Figure 7 reveals the longitudinal curves for the 3 GA groups compared with the Olsen et al7 cross-sectional median curves. As seen in this figure, the longitudinal curves revealed an initial drop for nadir that did not appear in the cross-sectional curves. After nadir, the longitudinal curves remained consistently below the cross-sectional curves. For both sexes, the extremely preterm infants (24–27 weeks GA) had a more rapid increase in BMI compared with the cross-sectional curves. The infants in this group returned to the optimal growth level over their stay in the NICU. Curves for the preterm infants (32–36 weeks GA) are parallel to the cross-sectional curves, revealing a similar growth trajectory. Rate of growth for the very preterm group (28–31 weeks GA) varied by sex. For girls, the 2 curves illustrated a similar rate of growth, whereas for boys, growth shown by the longitudinal curves increased faster than in the cross-sectional curves.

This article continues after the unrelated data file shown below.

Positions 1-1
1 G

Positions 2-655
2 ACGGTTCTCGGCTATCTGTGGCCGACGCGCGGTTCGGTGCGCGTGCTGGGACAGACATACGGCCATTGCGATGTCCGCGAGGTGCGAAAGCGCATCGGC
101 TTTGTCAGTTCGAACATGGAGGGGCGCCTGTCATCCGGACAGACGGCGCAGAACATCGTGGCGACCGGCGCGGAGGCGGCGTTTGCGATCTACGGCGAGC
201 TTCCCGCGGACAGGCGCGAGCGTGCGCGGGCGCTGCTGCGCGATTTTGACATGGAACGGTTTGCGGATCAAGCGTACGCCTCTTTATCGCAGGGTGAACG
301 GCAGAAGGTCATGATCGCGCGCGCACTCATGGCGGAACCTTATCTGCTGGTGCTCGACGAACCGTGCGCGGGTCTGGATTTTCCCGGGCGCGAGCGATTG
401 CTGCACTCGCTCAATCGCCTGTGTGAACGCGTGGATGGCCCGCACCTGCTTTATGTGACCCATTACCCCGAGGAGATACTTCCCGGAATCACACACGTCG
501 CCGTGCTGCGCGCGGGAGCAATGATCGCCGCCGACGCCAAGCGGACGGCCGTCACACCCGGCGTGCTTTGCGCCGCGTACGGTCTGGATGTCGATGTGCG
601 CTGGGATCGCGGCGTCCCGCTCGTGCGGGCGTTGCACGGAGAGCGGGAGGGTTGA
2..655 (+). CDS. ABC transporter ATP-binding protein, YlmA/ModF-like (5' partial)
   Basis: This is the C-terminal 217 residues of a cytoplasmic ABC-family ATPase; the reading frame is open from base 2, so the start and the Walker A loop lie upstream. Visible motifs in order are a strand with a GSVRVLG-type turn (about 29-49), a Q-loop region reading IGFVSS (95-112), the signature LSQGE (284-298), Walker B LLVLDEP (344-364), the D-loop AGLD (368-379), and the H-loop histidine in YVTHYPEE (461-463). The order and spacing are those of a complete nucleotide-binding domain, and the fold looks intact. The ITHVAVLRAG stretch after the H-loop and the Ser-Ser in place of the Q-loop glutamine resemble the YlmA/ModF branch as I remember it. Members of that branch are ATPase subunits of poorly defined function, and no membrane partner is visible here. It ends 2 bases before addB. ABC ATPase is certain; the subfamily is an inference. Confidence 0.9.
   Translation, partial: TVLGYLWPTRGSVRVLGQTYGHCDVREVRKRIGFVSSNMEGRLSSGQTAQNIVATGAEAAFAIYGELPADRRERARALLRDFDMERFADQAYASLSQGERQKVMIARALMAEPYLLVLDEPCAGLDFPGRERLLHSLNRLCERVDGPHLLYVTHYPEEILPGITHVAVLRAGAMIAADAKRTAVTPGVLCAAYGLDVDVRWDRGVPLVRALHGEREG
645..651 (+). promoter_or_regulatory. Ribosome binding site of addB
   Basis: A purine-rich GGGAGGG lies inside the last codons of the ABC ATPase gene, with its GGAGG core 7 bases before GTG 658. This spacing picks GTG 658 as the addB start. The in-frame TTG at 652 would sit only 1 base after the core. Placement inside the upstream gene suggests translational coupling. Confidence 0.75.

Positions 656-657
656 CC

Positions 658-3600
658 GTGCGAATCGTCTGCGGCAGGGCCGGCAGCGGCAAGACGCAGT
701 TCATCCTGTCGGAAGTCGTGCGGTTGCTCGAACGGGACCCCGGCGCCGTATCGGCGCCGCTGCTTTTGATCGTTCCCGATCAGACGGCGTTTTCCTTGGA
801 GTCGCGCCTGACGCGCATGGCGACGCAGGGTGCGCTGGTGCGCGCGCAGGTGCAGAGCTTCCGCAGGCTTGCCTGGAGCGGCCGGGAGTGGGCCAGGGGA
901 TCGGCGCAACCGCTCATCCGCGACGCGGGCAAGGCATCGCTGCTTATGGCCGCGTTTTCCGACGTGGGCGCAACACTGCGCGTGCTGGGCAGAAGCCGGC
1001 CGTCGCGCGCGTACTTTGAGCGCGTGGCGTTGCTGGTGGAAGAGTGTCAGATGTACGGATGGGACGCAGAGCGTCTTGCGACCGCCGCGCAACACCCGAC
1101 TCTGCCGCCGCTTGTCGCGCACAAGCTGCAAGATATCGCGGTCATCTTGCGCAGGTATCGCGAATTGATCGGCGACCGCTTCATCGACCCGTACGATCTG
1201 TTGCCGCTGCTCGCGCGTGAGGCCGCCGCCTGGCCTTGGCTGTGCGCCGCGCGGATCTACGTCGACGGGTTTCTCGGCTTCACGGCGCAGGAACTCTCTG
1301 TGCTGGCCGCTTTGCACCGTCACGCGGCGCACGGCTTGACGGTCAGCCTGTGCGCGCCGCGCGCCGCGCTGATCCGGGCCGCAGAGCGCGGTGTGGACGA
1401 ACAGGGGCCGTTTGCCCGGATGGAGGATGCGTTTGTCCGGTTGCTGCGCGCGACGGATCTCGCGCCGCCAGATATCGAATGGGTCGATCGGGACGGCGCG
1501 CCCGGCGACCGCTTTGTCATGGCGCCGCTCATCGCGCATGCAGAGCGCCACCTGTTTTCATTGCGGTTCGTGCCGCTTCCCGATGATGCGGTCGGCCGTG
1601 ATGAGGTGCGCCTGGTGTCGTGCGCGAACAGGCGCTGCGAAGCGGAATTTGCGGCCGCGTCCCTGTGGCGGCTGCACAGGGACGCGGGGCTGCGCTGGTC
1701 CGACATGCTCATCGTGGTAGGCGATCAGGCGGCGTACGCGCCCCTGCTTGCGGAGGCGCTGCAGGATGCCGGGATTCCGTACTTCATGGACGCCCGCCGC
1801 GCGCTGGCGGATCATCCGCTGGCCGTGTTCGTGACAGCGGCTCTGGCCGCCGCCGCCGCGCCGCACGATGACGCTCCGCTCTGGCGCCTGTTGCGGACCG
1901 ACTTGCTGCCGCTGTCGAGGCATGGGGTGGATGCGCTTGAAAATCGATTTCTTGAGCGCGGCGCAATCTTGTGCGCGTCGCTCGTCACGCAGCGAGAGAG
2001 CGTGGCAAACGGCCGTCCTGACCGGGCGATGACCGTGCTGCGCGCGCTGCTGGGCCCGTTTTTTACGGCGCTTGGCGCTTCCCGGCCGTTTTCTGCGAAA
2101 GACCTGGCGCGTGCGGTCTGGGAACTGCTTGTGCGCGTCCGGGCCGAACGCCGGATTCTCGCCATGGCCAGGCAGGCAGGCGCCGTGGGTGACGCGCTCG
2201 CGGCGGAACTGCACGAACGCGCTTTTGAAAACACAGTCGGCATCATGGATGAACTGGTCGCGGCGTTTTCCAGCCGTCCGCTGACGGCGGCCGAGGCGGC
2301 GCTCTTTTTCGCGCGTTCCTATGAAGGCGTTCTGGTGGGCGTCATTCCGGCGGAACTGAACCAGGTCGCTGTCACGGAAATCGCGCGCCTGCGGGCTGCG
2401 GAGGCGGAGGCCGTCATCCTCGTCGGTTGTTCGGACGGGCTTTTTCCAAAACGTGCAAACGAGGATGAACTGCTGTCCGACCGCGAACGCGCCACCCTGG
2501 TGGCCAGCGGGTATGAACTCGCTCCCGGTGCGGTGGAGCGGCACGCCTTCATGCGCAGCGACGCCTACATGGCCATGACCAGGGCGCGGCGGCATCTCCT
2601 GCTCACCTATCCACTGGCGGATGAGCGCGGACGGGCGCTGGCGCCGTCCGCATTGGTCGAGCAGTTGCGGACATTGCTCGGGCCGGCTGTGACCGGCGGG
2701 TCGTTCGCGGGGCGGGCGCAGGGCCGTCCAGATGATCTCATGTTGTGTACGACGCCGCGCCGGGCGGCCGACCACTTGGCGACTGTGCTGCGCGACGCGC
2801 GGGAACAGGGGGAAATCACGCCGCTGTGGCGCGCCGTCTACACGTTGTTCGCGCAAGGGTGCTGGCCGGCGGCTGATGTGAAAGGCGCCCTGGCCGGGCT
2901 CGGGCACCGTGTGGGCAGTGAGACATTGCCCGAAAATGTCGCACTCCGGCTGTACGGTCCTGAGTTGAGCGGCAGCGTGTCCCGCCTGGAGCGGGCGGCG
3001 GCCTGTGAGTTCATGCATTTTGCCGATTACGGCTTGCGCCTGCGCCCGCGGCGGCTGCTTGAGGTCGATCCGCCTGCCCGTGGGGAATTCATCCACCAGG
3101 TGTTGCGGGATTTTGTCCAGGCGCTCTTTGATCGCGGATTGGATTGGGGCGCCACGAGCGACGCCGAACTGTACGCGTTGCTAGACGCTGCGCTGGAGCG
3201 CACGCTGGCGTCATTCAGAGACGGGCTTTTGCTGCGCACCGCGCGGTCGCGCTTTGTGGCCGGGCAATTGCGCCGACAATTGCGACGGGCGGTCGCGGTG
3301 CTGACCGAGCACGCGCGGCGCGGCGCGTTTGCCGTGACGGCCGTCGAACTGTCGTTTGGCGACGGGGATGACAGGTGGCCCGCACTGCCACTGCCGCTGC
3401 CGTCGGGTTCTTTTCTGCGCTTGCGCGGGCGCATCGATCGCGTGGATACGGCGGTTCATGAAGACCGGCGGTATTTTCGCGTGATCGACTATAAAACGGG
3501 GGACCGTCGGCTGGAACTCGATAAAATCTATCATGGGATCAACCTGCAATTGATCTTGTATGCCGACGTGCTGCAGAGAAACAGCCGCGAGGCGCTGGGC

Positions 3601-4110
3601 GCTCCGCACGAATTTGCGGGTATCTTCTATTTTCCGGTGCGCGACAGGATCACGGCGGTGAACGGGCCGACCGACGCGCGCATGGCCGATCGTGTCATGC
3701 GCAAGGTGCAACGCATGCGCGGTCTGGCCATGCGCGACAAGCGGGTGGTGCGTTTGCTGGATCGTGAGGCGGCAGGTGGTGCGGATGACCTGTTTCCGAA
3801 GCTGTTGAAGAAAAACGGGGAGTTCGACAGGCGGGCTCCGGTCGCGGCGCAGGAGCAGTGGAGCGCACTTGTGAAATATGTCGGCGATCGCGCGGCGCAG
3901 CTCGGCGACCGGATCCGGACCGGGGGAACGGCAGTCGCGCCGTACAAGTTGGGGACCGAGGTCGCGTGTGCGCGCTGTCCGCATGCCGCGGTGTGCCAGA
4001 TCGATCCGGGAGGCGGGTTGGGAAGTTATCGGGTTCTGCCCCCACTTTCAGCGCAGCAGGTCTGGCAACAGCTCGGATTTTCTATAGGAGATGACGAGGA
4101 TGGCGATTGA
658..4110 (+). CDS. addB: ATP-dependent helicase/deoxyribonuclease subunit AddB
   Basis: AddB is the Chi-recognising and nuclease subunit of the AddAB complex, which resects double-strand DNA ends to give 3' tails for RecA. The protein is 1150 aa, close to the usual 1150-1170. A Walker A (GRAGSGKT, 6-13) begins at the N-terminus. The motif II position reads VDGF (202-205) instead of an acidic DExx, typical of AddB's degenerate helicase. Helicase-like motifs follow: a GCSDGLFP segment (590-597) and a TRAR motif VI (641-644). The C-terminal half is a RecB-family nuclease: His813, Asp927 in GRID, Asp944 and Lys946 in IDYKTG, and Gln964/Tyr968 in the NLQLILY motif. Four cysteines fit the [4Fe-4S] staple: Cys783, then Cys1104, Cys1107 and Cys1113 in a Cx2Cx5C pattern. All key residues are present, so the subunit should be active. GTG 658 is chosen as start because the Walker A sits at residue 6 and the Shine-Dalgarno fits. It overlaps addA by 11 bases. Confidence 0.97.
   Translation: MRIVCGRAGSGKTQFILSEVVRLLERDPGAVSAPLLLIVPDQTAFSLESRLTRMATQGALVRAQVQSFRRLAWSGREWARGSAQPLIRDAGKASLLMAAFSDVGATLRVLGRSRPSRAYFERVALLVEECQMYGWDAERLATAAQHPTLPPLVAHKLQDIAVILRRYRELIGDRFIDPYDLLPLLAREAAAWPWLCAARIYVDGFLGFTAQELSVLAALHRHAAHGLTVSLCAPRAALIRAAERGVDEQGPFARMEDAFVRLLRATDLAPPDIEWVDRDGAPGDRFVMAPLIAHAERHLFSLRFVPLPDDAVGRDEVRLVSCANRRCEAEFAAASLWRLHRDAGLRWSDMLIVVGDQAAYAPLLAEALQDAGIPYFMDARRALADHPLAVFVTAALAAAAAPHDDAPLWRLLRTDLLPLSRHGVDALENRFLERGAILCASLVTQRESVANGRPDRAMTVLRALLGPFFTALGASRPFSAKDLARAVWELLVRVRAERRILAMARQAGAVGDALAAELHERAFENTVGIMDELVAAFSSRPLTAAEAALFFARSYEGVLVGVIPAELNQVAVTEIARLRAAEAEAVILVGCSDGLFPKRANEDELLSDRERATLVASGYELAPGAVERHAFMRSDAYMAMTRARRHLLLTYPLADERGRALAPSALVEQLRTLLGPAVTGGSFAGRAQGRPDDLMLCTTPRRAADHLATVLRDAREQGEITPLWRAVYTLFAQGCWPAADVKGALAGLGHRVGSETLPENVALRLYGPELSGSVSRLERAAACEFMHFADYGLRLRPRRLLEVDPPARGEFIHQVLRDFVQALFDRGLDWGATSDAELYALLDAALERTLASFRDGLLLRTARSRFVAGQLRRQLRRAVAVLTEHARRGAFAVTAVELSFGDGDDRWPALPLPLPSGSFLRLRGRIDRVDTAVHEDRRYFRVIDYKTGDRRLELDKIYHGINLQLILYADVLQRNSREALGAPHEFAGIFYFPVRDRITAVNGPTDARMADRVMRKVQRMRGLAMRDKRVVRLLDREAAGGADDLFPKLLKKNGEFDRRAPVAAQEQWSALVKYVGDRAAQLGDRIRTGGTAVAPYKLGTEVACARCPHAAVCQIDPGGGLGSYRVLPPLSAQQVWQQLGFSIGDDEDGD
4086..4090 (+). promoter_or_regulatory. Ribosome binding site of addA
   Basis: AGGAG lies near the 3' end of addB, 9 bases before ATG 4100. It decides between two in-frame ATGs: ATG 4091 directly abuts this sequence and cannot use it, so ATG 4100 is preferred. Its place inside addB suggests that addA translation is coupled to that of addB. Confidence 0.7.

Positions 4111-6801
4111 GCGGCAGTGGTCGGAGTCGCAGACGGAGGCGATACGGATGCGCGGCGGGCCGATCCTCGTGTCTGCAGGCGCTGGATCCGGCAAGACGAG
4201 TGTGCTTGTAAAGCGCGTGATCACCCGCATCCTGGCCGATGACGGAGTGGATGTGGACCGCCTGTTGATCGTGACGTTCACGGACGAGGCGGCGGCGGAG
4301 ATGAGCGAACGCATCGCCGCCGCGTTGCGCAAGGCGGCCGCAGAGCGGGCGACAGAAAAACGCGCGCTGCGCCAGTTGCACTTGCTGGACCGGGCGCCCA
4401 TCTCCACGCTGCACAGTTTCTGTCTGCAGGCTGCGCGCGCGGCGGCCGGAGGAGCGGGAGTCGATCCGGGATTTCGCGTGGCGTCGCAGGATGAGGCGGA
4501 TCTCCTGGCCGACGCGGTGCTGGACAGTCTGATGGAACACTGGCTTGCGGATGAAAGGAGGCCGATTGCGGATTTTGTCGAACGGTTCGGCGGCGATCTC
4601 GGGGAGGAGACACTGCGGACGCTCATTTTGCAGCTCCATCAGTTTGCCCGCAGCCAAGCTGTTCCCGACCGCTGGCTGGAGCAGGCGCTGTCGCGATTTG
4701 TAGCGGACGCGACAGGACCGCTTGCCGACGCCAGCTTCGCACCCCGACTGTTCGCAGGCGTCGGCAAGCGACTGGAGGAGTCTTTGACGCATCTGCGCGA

Comparison of the percentage of validation data observations that fell below the longitudinal and cross-sectional curves revealed differences in optimal versus actual growth. As discussed above, the percentage of data observations below the longitudinal curves approximated the 50th percentile after the first 3 days. For the cross-sectional median curves (see Fig 5 for the extremely preterm group of girls; all other comparison graphs are available in Supplemental Fig 13), the percentage of daily observations below the curve was high initially because of nadir. Although these percentages moved closer to 50% over time, the percentages were generally much higher than for the longitudinal curves. For the extremely preterm infants, the percentage of daily observations that fell below the 50th percentile decreased over time and eventually reached that range. For the very preterm infants, the percentage also decreased but remained consistently above the 50% level. For the preterm infants, the decline was minimal during the length of the study. The pattern of the longitudinal and cross-sectional curves did not differ by sex.